Buildings of the Future
By Thomas McElroy
It used to be that if a building’s phone system stopped working the team could still function. It used to be that if the office’s computers lost Internet access, or e-mail server went down, the employees could still function. It used to be that video feeds were provided over hard cable that (unless physically cut) would always work. Now, all those tools are connected through technology, and if there is a loss of connectivity, all productivity grinds to a halt.
In the not so distant future offices, buildings, and companies will be completely reliant on technology... and that is a good thing. Technology increases operational efficiency, saving both time and costs. Technology also provides more security by providing real time information to police or fire departments. Looking into the future, technology also simplifies buildings and provides access that future generations will demand through their phones, watches, or maybe even computer chips embedded underneath their skin. But with this greater dependability on technology, comes a greater need to ensure that it works right, and has built-in redundancies to ensure continued operation in the event of disasters.
Technology is the foundation -- or the first level -- of making sure a facility runs smoothly. When a developer imagines a new skyscraper, or a government agency develops plans for a new structure, it is crucial they work with a specialist to ensure their technologies needs are addressed on the front end, so that costly corrections are not needed later. That includes working with an architect to include space for server rooms and control closets, collaborating with a designer to find hidden paths for the cables, and partnering with the construction company to install the specialized equipment side-by-side with the construction crews.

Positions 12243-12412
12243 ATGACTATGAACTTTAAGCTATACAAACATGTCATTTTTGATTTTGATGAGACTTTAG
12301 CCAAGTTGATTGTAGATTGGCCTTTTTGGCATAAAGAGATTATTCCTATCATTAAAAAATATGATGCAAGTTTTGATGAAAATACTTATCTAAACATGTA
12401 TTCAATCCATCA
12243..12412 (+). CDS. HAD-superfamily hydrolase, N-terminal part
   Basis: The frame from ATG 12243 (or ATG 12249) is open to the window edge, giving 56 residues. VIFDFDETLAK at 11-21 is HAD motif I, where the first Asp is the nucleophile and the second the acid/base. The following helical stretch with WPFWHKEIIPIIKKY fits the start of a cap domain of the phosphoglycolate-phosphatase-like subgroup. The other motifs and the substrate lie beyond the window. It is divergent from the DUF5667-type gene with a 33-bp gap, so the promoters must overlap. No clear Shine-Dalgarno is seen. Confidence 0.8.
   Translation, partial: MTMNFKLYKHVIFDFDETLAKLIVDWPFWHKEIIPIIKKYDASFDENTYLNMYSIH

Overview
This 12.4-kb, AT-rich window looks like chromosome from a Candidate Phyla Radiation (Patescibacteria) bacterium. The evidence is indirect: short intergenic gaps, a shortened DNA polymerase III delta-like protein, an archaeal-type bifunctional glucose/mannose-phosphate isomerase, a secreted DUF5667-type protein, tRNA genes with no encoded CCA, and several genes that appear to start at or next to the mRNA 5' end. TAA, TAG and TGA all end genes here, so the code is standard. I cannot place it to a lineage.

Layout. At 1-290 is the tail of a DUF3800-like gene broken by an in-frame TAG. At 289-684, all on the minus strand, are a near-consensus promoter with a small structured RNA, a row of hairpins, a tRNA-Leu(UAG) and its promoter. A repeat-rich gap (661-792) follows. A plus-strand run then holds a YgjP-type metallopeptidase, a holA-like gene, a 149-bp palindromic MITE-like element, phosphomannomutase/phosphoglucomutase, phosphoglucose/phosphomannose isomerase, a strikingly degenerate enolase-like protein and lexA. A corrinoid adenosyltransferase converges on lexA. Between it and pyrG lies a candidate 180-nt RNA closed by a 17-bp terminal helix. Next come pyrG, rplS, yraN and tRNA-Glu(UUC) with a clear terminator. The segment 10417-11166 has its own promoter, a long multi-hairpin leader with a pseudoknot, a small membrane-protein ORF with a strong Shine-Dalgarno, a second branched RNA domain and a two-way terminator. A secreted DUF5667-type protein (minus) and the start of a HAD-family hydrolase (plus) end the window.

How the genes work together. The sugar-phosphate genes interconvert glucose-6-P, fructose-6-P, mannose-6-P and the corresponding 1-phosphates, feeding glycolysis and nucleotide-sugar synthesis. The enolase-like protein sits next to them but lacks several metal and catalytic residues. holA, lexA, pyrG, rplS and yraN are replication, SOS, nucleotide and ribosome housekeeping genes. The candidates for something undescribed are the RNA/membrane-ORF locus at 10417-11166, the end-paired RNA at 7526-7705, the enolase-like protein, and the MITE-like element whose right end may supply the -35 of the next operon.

A good technology consultant will first listen to the needs of the customer, and will understand that different missions require different technology approaches. An airport terminal has different needs than a luxury hotel, which has different needs than a university or school.
Technology consultants should also understand the different disciplines that physically create buildings, such as the team that pours the concrete caissons, the contractor that installs the elevators, and the crews that connect the plumbing and electrical systems. This is so that the technology consultant can work around their constraints and needs and avoid conflicts for space or resources.
Successful technology integration ensures that the infrastructure is developed correctly during the design phase, seeing it through the construction phase, and is a perfectly integrated finished system. This is all important to ensure the building will not only meet the technology needs of today, but the technology needs of the future that have not even been invented yet. Unfortunately, the results of a good technology consultant will not be immediately noticed or appreciated by users, but the results of a bad technology consultant will be obvious on the building’s opening day.
Thomas McElroy is the President & CEO of Level-1 Global Solutions, a DBE/MBE technology infrastructure consultant based in Chicago, Illinois.